It took us about 45 minutes, avoiding planes as they came in for landings and dropped the anchor on the northwest side of the bay. Unfortunately, we chose the wrong place as we felt our anchor slide across the bottom, hitting a bommie of coral here and a bommie of coral there each time jerking the chain out and then letting it go with a big thunk at the bow sprit. We tried twice in the northwest area before moving over the the south east area where there were more boats. We normally like to sit by ourselves as far from other boats as we can safely anchor. We attached our super snubber and yanked back on it with a nice burst from the engine. The chain went out in a darn near straight line really setting the anchor nicely in the bottom, what ever was down there. Now here's the bad part. About 30 minutes later, music started on the beach we were now anchored off!!! Lucky for us, there are no resorts of hotels on this beach as there were on the last one and by 1800, the music stopped as people went home as the sun was setting. YEAH!! Quiet descended on the anchorage at least music wise. As for the planes coming in and out of the airport, we they still came and went, everything from small Cessnas to big airline jets for Delta, United and Spirit to name a few. I knew this island depended on tourism but now I understand how they do it. Thousands fly in every day, spend their time and money here and fly out. It keeps the wheels greased.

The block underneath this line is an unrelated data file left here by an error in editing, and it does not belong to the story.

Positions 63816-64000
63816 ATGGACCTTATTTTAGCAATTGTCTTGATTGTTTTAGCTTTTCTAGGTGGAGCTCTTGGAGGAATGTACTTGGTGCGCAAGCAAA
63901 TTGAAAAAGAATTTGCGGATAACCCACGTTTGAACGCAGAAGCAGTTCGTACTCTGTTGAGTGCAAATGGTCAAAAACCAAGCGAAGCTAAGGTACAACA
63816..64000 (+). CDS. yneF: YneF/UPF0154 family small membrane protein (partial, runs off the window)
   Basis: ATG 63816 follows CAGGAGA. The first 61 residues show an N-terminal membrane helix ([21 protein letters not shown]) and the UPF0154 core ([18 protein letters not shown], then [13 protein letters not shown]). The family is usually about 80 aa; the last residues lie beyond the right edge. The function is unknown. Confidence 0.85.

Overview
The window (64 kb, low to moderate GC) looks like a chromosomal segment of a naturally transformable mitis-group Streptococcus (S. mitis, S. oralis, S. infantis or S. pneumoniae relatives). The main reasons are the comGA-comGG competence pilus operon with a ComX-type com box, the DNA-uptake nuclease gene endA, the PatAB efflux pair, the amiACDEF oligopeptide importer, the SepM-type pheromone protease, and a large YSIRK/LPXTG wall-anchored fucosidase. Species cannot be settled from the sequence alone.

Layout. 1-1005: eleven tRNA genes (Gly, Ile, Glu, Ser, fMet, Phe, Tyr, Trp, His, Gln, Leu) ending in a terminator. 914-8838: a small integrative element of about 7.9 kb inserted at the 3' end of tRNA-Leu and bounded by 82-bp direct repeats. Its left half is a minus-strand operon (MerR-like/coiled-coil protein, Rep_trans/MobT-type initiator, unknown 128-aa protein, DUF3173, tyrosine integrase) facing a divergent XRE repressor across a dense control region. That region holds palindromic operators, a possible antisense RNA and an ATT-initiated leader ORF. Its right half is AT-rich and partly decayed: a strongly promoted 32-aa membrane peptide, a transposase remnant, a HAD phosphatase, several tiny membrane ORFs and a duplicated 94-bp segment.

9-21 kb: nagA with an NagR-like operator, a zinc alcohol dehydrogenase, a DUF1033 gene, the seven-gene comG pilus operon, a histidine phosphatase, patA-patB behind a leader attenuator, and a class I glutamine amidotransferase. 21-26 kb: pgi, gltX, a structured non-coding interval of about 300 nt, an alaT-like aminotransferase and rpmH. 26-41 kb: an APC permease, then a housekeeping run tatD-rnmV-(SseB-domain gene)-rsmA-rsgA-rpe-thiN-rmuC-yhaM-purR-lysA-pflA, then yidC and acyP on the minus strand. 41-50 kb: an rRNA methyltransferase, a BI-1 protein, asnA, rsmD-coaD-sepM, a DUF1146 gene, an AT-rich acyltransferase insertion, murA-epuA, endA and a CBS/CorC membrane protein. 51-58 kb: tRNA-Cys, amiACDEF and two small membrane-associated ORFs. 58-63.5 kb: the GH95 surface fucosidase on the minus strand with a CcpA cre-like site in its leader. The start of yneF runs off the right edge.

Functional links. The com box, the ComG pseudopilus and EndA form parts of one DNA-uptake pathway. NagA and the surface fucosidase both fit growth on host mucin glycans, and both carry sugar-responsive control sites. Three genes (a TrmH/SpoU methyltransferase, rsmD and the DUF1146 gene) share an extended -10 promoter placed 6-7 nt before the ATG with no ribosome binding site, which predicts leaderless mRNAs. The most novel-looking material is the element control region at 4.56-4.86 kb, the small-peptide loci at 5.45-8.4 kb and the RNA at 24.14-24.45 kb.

It's now Sunday afternoon and it's been a busy morning with us doing chores while the planes zip by just to the west of us. We've been so busy I don't think we've even noticed them but we do have a wind factor since it's blowing about 20+ knots which is keeping our wind generator and batteries quite happy. While Tracy read the manual for our Ratheon R10XX radar trying to find out why it has stopped working, I started in on changing out our "Raw" water filter system for the engine. For those of you that have been following us for a while, you'll remember the numerous clogs we found in our "Raw" water system when our engine was over heating back in January. It wasn't the cause of the overheating but it didn't help matters that so much grass and stuff had gotten past the filter if you can call it that. We're sure this piece of equipment dates back to when Zephyr was built as it's all steel with no way to see what you've gotten in or how clogged your filter is. It was time for it to be changed. I'd ordered in a new one from Defender, a Groco 1000 which has a nice plastic basket as well as a clear housing so you can see what's in there. Today was the day to change it out. I'd even bought new screws to hold it in place. Previous pieces of equipment have been mounted with all typed screws, most with different heads on them. Some Phillips, some flat and some square headed. This time, every head would be the same--phillips. Not my favorite but what was available. I've been thinking about changing the filter system for some time and the planning I did payed off. Everything part of my plan came off just fine. Take off the bracket that holds the old one but first, suck out what water was in it so it doesn't get all over the engine. Then cut the existing hoses making sure the water that was in them didn't go everywhere. Of course, my first thing was to close the thru hull that the water comes into the boat through(duh!). I sucked out the water with a huge syringe and then unscrewed the bracket and either took off the hoses or used a hack saw to cut them off. One hose slid right off and one needed the saw but both came off. Next, plan where to put the new, much larger filter against the wall of the engine room and drill holes for the brackets making sure it didn't cover any thing that was already there or overlap one of the doors to the engine room. Out came the drill, screw drivers,hose clamps, wrenches and most of all, Teflon tape for the thread of the fittings. My planning went fine and though it took about two hours from start to finish, it came out just fine with no leaks when we started the engine once we were done. Now we can see what in the filter and clean and change it when we see it's necessary. Our old diesel fuel filter was the same way, built our of stainless steel but you never knew how bad the filter was inside the housing. No more. Now we know. Job done and no mechanic at $100 per hour to pay.